Dear Dr. Wes,
I'm guessing that you haven't yet read Makary's book, which would be unfortunate given that his focus is on addressing five important ways that hospitals can become safer for patients. This message is important, however offended you may be personally by the unprecedented media hype his publishers have arranged for the book launch. Such hype reflects the very real concern of those who are being harmed: patients and their families.
Your post reminds me of the online outrage expressed recently on a surgeon's blog about handwashing cameras being installed in a New York hospital's ICU because of disturbingly low staff handwashing rates (as low as 10%). But after cameras were installed, handwashing adherence went up to 90%. This surgeon, however, was upset by this report because aiming cameras at doctors and nurses somehow implies an insulting lack of trust in them.
Talk about your "narcissistic rage"!
As a heart attack survivor who has had both the very best and worst of experiences with my doctors, I do share your concerns about doctor-bashing. I just attended the Medicine X conference at Stanford this weekend where we learned of a 2012 Merrit Hawkings study showing that 47% of physicians under 40 would retire today if given the opportunity.
That's a catastrophic number. We have a lot of unhappy, under-appreciated doctors out there who are genuinely doing their best under very challenging circumstances. I met hundreds of them at MedX.
But we are not going to stuff this genie back into its bottle: patients, family members and their doctors are asking questions and demanding answers, just as they should.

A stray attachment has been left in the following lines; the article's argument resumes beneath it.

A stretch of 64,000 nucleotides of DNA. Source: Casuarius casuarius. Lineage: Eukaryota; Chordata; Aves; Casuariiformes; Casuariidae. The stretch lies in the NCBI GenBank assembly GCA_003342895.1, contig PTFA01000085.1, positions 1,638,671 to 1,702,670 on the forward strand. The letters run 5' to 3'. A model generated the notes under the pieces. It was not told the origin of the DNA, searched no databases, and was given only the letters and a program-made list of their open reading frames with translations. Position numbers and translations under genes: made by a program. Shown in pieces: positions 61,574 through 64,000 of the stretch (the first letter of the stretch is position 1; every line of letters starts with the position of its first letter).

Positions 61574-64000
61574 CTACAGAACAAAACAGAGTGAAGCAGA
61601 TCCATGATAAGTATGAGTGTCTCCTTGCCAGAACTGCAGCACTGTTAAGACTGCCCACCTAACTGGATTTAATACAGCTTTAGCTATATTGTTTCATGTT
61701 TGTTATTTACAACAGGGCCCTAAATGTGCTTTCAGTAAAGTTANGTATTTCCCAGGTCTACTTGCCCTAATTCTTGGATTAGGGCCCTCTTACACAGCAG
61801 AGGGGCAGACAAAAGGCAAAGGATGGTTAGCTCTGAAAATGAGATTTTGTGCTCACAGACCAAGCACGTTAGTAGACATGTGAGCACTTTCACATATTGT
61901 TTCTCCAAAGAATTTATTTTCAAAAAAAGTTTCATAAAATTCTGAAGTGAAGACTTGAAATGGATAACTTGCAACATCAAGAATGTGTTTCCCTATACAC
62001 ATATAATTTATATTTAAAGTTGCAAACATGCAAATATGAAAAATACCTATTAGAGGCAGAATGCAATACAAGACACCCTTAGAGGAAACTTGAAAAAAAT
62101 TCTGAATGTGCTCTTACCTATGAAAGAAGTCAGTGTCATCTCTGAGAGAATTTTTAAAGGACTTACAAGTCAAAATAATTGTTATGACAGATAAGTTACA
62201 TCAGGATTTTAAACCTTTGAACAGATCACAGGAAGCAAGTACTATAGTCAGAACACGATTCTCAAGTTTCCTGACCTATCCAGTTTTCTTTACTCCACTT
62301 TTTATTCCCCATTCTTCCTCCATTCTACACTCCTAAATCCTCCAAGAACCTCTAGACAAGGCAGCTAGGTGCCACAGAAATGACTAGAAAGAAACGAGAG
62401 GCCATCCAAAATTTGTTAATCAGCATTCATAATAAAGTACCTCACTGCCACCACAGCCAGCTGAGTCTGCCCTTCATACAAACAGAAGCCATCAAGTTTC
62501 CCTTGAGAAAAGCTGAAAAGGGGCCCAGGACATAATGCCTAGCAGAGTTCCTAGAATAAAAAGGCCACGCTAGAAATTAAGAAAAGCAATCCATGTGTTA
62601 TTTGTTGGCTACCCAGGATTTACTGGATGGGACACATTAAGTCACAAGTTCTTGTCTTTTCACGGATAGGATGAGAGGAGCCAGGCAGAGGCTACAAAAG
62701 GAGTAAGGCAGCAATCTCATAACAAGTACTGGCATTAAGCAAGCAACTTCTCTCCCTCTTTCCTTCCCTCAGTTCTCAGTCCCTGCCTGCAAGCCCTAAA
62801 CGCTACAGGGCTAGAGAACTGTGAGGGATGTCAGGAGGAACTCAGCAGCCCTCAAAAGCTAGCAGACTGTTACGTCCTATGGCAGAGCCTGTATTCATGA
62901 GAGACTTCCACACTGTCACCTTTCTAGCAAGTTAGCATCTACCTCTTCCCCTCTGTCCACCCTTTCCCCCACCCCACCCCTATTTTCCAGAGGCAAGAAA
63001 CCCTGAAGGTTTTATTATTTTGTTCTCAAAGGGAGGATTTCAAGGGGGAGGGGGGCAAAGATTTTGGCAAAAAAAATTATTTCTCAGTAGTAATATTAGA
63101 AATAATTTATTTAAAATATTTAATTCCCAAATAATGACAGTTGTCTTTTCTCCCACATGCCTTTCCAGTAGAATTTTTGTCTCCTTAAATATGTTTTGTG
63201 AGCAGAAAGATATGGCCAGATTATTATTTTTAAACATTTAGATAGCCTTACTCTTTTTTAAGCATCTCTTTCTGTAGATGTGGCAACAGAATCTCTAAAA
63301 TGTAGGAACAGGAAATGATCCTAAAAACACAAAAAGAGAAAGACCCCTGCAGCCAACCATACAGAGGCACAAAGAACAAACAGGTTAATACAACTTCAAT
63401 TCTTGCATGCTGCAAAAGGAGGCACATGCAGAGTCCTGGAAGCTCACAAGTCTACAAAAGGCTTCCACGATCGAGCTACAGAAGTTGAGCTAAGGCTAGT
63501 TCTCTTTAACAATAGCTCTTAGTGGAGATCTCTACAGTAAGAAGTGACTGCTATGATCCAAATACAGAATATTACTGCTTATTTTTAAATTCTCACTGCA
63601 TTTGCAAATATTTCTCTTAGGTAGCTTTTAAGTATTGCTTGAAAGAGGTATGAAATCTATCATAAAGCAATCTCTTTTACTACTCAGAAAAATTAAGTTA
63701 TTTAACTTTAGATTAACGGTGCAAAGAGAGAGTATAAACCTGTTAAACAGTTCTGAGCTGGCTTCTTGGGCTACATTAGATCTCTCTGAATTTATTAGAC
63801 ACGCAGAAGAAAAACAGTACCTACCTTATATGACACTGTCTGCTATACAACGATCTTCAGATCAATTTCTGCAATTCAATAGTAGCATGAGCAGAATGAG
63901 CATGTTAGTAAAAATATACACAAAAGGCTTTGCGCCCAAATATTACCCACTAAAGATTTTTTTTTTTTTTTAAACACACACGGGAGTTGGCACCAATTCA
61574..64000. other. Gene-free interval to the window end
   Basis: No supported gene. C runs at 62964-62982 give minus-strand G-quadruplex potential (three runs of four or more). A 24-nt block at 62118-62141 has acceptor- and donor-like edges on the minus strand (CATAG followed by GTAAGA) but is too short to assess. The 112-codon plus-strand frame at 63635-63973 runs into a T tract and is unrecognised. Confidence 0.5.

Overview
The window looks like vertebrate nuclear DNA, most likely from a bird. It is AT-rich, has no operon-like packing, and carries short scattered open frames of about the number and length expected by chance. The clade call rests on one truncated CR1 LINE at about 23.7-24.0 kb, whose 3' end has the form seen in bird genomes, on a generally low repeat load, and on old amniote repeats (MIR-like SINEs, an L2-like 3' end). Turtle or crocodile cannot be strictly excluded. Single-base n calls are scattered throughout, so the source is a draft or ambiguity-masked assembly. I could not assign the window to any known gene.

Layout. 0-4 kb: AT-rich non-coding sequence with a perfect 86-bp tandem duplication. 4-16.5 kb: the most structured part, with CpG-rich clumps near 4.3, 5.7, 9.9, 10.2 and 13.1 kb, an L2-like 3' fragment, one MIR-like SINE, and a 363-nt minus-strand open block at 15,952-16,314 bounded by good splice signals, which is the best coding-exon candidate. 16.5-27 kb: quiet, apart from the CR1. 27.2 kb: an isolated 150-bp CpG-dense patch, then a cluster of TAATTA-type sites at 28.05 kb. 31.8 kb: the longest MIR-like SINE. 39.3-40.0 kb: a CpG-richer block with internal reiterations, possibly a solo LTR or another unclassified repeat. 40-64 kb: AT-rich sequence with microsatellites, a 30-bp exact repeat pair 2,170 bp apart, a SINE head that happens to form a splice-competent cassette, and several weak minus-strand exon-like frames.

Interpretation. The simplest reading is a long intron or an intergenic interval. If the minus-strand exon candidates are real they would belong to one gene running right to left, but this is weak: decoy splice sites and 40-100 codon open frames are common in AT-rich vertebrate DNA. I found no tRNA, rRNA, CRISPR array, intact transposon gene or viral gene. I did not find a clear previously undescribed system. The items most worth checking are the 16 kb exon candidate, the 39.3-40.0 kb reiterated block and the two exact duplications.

And let's face it: like the ICU handwashing cams, a sharp lens is now being focused on a profession that has until now had very little experience with being questioned by anybody.
I agree entirely, Dr. Wes. We get it in the pharmacy profession as well. Plus we get it from older pharmacists that may have been stuck in an different paradigm such as one of the passing fads or remain 'unenlightened' in comparison to us younger pups (Yes, I'm 54 but I went back for my doctorate and have been taking class one after another for 20 years...so I have the benefit of a study of modern pharmacy history as well!)
I will agree that the mindset has had to change from 'pharmacists' never make a mistake (or admit that they could) to pro-active elimination of the situation that could cause an inevitable error.
But, it's throwing the baby out with the bathwater when a supposed 'expert' professional gets a burr up the wrong orifice and demeans the job that co-workers are striving to perform each and every minute of every day, which prevailing work conditions thwart!
I'm the outraged surgeon Ms. Thomas referred to. While supporting her point of view, she omitted many facts that I blogged about. The hospital admitted it had no data on the actual percentage of compliance since the cameras were installed. I pointed out some instances where false accusations of not washing hands could be leveled at doctors. There was no mention in the article of the cost of the 27 cameras and the outsourced monitoring of them to India. Could that money have been better spent elsewhere?